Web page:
[Milton-L] human intellectual & moral capacity
jamesrovira at gmail.com
Sun Apr 6 16:09:17 EDT 2014
Not saints and sinners -- redeemed and lost, and worthiness is conferred by
God to the redeemed by grace. Worthiness before God is moral perfection,
hence the need for grace (no one is worthy by this standard), and the
poem's resultant emphasis upon God's acts of mercy and prevenient grace.
The problem is that at times Milton seems to want it both ways. Human
beings reasonably make distinctions in degrees of morality among other
human beings (we have to), but that's not necessarily applicable to Divine
On Sun, Apr 6, 2014 at 4:04 PM, Richard A. Strier <rastrier at uchicago.edu>wrote:
> What is "worthiness before God?" That is the big question. For Luther,
> Calvin, etc, there is no such thing for humans. For Milton, I think there
> was such a thing, and that it consisted of the classical virtues (ideally
> together with faith in some version of the biblical God) -- this may not
> have been "all," but it certainly was not nothing. The on/off switch makes
> no sense -- that would mean a world of only saints and sinners.
> *From:* milton-l-bounces at lists.richmond.edu [
> milton-l-bounces at lists.richmond.edu] on behalf of James Rovira [
> jamesrovira at gmail.com]
> *Sent:* Sunday, April 06, 2014 2:45 PM
> *To:* John Milton Discussion List
> *Subject:* Re: [Milton-L] human intellectual & moral capacity
> I'm more interested in the reasoning than the fact: does it matter that
> Eve's sin is somehow lesser than Satan's, or for that matter, why does it
> matter at all that there was an element of deceit in Eve's fall and none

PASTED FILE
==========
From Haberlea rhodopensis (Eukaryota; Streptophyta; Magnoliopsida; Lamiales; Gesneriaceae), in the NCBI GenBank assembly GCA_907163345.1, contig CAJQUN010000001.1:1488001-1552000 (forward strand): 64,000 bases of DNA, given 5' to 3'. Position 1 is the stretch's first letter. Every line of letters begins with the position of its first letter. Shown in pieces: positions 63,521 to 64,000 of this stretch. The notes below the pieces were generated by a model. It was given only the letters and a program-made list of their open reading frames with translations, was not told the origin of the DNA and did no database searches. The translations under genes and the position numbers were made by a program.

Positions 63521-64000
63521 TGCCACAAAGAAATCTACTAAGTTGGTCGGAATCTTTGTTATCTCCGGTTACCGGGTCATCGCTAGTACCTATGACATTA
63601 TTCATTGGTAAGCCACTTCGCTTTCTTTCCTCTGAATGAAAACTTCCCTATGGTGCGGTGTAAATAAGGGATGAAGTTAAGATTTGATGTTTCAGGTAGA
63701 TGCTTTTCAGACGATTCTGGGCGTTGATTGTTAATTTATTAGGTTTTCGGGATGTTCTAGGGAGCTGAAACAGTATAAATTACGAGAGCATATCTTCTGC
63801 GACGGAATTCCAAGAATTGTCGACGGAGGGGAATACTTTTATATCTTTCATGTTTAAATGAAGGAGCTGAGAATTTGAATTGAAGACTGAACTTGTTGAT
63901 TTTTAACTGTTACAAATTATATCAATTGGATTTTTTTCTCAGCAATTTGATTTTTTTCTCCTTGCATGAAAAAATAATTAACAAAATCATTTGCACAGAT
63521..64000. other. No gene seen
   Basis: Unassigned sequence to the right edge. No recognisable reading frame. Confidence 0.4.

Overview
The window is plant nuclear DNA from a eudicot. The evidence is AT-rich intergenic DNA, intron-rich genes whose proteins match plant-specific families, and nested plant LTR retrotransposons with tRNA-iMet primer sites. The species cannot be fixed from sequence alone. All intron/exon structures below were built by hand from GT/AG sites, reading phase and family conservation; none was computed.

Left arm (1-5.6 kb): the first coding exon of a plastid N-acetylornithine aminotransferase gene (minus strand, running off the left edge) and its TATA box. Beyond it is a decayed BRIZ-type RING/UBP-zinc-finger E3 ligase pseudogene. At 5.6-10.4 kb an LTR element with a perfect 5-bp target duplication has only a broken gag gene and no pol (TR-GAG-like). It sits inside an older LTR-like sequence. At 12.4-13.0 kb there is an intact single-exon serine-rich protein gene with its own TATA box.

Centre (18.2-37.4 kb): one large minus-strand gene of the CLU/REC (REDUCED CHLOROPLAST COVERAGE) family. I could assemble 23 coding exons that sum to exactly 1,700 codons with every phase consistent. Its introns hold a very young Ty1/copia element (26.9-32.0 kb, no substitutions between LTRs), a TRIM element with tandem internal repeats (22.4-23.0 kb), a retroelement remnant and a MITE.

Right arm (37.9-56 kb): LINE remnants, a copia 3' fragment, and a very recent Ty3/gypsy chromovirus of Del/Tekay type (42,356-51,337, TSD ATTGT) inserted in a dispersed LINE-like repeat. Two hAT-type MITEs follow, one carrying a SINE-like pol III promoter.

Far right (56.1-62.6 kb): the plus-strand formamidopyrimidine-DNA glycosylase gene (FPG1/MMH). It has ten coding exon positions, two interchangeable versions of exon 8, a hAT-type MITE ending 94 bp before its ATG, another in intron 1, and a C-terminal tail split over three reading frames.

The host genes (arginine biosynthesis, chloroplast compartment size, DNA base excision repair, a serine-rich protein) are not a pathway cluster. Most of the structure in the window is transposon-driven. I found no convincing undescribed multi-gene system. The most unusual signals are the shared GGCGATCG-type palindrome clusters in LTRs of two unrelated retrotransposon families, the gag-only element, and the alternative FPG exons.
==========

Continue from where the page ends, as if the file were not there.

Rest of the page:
> whatsoever in Satan's? If grace is undeserved, Satan's sin being either
> worse or somehow different without being worse shouldn't matter. If Adam
> and Eve can only repent because of God's prior act, why doesn't God so act
> upon Satan? He doesn't deserve it? That's not grace, then.
> I think we need to wrap our heads around the idea that worthiness before
> God (though not people) is an absolute quality: the difference between
> being worthy and unworthy is infinite because it is qualitative. It's like
> an on/off switch -- all or nothing.
> Jim R
> On Sun, Apr 6, 2014 at 3:31 PM, Richard A. Strier <rastrier at uchicago.edu>wrote:
>> "Eve is not Satan's intellectual match, and neither are we." I think
>> this vastly underestimates Milton's belief in human intellectual and moral
>> capacity (see "Of Education," Areopagitica, etc, etc). As Satan says --
>> I think correctly -- in PR, the positions that the Son articulates in
>> the dialogue between them show the Son to be "th'utmost of mere man both
>> wise and good, / Not more." For the Son to show himself to be "more,"
>> something else is required (and happens, of course).
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Dr. James Rovira
Associate Professor of English
Blake and Kierkegaard: Creation and Anxiety
Text, Identity, Subjectivity
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